At the end of the day, inclusive marketing is a necessity and it becomes even more powerful and authentic when it is connected to the purpose of the organisation. “It doesn’t just become a story that is told, it is connected to who you are and that leads to more purpose and focus,” Allen added.

6 tips to inclusive marketing

Often the intention of ads might be pure, but the impact it generates doesn’t reflect the intention. “We have the right intent but impact is what we are held accountable for,” said Alexandra Siegel, senior manager, equality content, narrative and marketing at Salesforce.

“Marketers were probably thinking the ideas were good, but when launched, the impact might not be the same depending on environment,” she added.

  • Start with the tone: Subjects should be shown in their best light, and what is the message being delivered and consider the potential impact.
  • Be intentional with language: Think of language as more than just words. It also consists of symbols and metaphors. Think about how different phrases mean something different around the world.
  • Ensure representation: It’s important the representation is authentic. Don’t just have a variety of people in the room for the sake of it. It has to be authentic stories and personalities.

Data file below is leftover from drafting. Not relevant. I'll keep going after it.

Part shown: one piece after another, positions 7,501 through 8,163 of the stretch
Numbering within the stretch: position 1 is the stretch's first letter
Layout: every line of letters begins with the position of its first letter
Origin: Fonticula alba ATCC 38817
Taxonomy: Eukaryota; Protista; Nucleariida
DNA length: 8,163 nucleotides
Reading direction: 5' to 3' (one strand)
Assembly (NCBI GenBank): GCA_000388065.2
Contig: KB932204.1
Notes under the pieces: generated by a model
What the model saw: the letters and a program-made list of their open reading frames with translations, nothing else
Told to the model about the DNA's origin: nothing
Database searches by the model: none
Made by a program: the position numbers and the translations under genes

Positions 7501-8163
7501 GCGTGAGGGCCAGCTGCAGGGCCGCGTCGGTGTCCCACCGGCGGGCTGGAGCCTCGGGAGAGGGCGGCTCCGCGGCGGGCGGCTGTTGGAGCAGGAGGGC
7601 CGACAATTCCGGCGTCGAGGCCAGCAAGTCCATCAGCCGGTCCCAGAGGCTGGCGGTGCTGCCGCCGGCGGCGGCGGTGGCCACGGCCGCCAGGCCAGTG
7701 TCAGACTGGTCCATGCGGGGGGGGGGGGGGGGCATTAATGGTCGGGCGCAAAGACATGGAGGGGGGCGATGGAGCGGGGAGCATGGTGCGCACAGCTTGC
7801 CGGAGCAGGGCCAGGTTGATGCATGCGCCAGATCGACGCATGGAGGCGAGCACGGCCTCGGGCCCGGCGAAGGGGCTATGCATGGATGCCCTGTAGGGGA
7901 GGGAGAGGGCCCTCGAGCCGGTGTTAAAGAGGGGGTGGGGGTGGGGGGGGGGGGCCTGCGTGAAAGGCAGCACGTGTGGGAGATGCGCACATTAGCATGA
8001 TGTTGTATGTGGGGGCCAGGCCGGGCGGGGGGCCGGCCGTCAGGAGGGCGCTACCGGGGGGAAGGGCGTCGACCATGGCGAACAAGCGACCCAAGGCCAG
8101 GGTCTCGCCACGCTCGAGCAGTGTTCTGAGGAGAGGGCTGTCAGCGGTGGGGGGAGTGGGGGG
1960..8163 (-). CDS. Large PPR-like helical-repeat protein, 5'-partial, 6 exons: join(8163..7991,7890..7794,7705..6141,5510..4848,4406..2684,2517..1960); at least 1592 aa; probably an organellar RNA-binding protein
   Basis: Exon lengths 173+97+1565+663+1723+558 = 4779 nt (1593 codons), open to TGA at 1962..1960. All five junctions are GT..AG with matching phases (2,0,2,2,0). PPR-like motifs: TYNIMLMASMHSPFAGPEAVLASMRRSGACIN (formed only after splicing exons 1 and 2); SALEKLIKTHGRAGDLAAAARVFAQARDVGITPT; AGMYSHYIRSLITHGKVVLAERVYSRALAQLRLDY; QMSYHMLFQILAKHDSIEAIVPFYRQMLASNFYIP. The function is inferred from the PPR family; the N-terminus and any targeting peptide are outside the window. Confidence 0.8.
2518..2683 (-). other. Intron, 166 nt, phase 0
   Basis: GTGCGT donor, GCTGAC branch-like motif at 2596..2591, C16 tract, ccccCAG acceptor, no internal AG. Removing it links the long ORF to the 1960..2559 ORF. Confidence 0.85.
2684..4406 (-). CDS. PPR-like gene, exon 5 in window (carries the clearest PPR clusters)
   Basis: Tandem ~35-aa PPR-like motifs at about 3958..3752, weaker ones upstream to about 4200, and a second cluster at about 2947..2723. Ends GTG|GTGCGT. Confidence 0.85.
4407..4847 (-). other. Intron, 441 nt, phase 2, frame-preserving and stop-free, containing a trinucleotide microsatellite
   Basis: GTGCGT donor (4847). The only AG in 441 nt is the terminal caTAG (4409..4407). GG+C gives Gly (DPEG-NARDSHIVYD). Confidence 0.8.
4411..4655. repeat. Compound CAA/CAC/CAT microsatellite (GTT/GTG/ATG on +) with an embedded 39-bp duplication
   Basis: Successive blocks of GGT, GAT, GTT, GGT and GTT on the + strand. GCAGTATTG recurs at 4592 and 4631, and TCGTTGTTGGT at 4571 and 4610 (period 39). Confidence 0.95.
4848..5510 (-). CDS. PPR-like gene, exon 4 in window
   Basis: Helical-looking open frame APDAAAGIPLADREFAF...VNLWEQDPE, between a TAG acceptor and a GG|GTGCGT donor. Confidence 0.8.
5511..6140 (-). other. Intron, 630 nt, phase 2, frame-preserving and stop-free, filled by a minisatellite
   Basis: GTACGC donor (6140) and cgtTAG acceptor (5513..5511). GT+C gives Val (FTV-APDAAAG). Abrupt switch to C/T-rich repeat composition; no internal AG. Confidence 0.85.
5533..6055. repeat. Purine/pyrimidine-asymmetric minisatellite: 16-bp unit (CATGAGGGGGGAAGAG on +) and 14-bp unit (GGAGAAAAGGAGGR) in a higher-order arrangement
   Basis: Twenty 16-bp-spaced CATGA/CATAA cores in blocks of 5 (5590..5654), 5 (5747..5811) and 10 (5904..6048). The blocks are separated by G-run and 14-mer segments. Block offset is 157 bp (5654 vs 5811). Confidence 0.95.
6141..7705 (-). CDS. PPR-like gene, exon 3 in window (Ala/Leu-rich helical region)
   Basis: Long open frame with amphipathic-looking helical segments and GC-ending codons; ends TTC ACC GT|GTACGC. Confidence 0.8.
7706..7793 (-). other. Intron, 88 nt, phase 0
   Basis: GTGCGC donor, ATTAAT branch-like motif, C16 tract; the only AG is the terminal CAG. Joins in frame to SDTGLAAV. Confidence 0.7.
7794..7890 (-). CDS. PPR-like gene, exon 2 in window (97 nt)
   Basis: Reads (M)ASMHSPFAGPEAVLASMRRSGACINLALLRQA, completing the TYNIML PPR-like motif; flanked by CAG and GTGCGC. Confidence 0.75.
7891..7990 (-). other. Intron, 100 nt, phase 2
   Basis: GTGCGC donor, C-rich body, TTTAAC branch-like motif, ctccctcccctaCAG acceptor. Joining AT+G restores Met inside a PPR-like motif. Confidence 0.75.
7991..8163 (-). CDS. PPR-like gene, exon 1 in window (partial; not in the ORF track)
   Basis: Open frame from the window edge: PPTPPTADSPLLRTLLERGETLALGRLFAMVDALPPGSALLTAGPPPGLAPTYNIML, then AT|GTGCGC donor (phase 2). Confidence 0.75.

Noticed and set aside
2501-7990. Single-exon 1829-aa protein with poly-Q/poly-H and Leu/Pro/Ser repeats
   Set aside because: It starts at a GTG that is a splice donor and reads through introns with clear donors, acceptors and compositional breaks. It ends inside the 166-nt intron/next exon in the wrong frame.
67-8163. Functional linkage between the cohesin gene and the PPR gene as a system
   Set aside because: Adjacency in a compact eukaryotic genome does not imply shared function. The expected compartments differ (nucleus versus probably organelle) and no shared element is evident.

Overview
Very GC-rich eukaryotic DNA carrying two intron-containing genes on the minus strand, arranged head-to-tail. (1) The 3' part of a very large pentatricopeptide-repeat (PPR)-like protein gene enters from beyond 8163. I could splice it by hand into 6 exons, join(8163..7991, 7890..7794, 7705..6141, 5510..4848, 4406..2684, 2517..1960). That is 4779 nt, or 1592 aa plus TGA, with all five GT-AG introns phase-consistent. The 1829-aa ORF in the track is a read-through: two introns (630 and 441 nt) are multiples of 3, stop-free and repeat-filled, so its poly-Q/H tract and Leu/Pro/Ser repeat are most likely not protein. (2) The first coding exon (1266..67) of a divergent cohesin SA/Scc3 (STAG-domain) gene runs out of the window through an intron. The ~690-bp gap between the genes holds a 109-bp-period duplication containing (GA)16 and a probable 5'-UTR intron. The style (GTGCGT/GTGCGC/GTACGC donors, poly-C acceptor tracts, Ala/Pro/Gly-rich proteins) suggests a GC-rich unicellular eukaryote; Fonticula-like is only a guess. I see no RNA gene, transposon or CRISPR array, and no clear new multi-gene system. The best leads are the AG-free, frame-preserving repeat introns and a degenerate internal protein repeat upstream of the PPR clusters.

“Today there is an appetite for diverse storytelling as we can see through Hollywood with hits such as Black Panther and Crazy Rich Asians. There is a hunger for it. People don’t just want to see themselves reflected, they also want to see communities represented,” Siegel added.

  • Consider context: Context can be tricky but it is important to consult the communities you represent in your diverse ads. It takes extreme thoughtfulness and ensure you are not twisting history to sell product.

“Stock photography still has a lot of catching up to do. Many times when you type in manager and employee, you have a man standing over a woman. That often can imply that the man is a manager and the woman is an employee,” she added.

  • Avoid appropriation: A lot of conversations come up in the fashion industry around appropriation where people wear turbans or headscarf.

“It is all about power dynamics. Is it a majority culture drawing from a minority culture? Do we have an appropriate representative from the culture? We have to honour and not exploit the culture,” Siegel explained.

  • Counter stereotype: If we can start changing the stereotypes we see in the media, this is where we can influence positive change. It shapes how we see ourselves.

At the end of the day, Deloitte Digital’s McDade said to really push the boundaries on inclusive marketing, brands need to:

Be comfortable with the uncomfortable and know what you don’t know.

“Whenever you step into this air, it will feel awkward and if you don’t know something, ask. If you want to be a change maker, ask and speak up.”

Salesforce paid for the journalist’s trip to Salesforce Connect, Chicago.